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Studies of 1H@C20H20 and 31P Doped Bucky-Onions for Solid-State Quantum Computers

Seongjun Park*, a, Deepak Srivastavab, and Kyeongjae Choa

aStanford University,
Stanford, CA 94309 USA

bNASA Ames

This is an abstract for a presentation given at the
Ninth Foresight Conference on Molecular Nanotechnology.
There will be a link from here to the full article when it is available on the web.

 

It has been shown that quantum computers can exceed the computational efficiency of classical computer especially for certain tasks, such as prime factorization [1], quantum simulations, and database searches. [2] As it has been verified experimentally that quantum computers can be built through bulk spin-resonance method via NMR on bulk liquids [3] up to several qubits, there has been increasing interests on physical realization of quantum computers. However, spin-resonance method based on NMR is hard to be extended above 10 qubits, since the measurable signal is considerably decreased as the number of qubit increases. [4] In order to overcome the difficulties in scaling-up problem, a conceptual design for solid-state quantum computers based on 31P doped in bulk Si has been proposed. [5] From the arrays of 31P, which has _ nuclear spin and will be a single qubit, quantum computer can be realized. This model, however, has crucial experimental obstacles to realize such that it needs arrays of 31P within atomic level accuracy. Therefore, we have proposed a design that fullerenes encapsulate _ nuclear spin atomic dopants for the fabricating arrays of _ nuclear spin particle in solid-state materials. [6] We have reported two possible models, which are 1H @ C20H20 and 31P in diamond nanocrystallite generated by compressed bucky onion, from the studies of 1H or 31P @ various fullerenes. [7]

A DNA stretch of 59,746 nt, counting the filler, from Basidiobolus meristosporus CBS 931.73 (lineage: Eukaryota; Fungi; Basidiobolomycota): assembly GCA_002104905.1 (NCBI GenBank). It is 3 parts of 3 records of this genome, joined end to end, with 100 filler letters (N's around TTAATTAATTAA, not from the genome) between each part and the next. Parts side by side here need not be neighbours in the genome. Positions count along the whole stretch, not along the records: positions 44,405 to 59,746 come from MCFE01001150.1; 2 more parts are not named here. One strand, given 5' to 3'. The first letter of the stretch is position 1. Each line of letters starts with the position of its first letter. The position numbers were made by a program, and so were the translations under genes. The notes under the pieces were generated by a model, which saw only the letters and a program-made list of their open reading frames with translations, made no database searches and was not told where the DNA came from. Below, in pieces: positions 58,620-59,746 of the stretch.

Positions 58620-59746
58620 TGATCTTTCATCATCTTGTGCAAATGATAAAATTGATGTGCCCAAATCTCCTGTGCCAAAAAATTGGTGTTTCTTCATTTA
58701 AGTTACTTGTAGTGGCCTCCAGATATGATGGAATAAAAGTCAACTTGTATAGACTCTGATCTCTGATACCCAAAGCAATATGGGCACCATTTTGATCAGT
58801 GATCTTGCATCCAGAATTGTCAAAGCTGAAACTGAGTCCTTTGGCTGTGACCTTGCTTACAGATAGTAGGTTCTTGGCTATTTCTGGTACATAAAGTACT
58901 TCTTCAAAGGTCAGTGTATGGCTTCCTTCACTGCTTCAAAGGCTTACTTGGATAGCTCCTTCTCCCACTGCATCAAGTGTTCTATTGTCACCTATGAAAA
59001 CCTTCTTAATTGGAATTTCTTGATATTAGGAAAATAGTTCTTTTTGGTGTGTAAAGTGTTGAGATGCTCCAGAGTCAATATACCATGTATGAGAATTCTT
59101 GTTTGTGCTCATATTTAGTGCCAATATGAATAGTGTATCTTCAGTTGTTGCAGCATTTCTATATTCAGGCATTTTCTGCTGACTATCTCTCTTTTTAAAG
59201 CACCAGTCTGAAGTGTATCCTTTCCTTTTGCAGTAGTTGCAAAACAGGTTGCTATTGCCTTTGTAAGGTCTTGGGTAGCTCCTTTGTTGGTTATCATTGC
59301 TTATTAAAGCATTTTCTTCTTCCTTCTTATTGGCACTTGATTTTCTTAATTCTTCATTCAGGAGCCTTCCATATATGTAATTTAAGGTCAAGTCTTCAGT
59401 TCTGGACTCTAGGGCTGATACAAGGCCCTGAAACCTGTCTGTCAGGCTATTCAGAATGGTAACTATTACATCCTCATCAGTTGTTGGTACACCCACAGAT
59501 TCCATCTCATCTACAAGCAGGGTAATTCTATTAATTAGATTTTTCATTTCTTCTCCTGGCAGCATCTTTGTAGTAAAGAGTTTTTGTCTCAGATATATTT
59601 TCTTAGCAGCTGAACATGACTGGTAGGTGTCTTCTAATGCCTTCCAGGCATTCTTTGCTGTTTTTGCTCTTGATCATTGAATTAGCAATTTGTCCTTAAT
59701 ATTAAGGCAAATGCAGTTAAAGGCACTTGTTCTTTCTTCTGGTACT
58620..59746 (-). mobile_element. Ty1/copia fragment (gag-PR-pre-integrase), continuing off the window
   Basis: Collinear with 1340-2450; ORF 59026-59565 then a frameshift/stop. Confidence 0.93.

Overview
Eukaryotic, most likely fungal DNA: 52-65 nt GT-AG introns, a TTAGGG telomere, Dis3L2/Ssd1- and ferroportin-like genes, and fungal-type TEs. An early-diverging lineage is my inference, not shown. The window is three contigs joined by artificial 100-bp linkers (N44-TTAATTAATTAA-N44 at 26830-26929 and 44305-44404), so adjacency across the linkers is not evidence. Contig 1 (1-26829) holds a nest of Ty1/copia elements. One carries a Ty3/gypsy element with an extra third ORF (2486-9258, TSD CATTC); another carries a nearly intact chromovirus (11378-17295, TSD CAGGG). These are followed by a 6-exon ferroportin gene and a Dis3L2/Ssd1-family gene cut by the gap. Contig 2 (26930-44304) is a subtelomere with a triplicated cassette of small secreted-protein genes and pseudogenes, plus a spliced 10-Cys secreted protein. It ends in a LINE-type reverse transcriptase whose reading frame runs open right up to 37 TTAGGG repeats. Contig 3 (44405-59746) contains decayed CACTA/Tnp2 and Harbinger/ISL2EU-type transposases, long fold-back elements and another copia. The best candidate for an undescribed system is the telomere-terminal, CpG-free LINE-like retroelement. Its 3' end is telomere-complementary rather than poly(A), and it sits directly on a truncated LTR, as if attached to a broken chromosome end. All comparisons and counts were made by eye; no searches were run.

In this work, we have further examined those two candidates for quantum computers. First, we have studied the fabrication pathways of both candidates such that we have examined diamond cluster formed from bucky onion due to compression, and endo-fullerene with hydrogen atom in C20H20. Second, we have investigated stability of the systems, for example, positions and diffusions of 1H and 31P. And it has been revealed that dopants are stable at desired sites for each model such that 1H prefers to stay at the center of C20H20 and 31P at the substitutional site in diamond. Third, we have examined the electronic structure of the dopants atoms, which is one of the most important factors for the models to work as quantum computers. We will also discuss the possible ways to fabricate the arrays of either 1H @ C20H20 or 31P-doped diamond Nanocrystallite. All the work presented here is studied either by total energy pseudo-potential density functional theory method or by molecular dynamics using Tersoff-Brenner potential method.

References

  1. Ekert, A. and Jozsa, R., Rev. Mod. Phys. 68, 733 (1996)
  2. Grover, L.K., Phys. Rev. Lett. 79, 325 (1997)
  3. Chuang, I.L. et al. Nature 393, 143 (1998)
  4. Warren, W.S., Science 277, 1688 (1997)
  5. Kane, B.E. Nature 393, 133 (1998)
  6. Park, S. et al. J. Nanosci. Nanotech. 1, 78 (2001)
  7. Park, S. et al. Nanotechnology (in press)

Abstract in RTF format 15,784 bytes


*Corresponding Address:
Seongjun Park
Chemical Engineering, Stanford University
PO Box 11025, Stanford, CA 94309 USA
Phone: 650-724-6985
Fax: 650-723-6976
Email: seongjun@leland.stanford.edu



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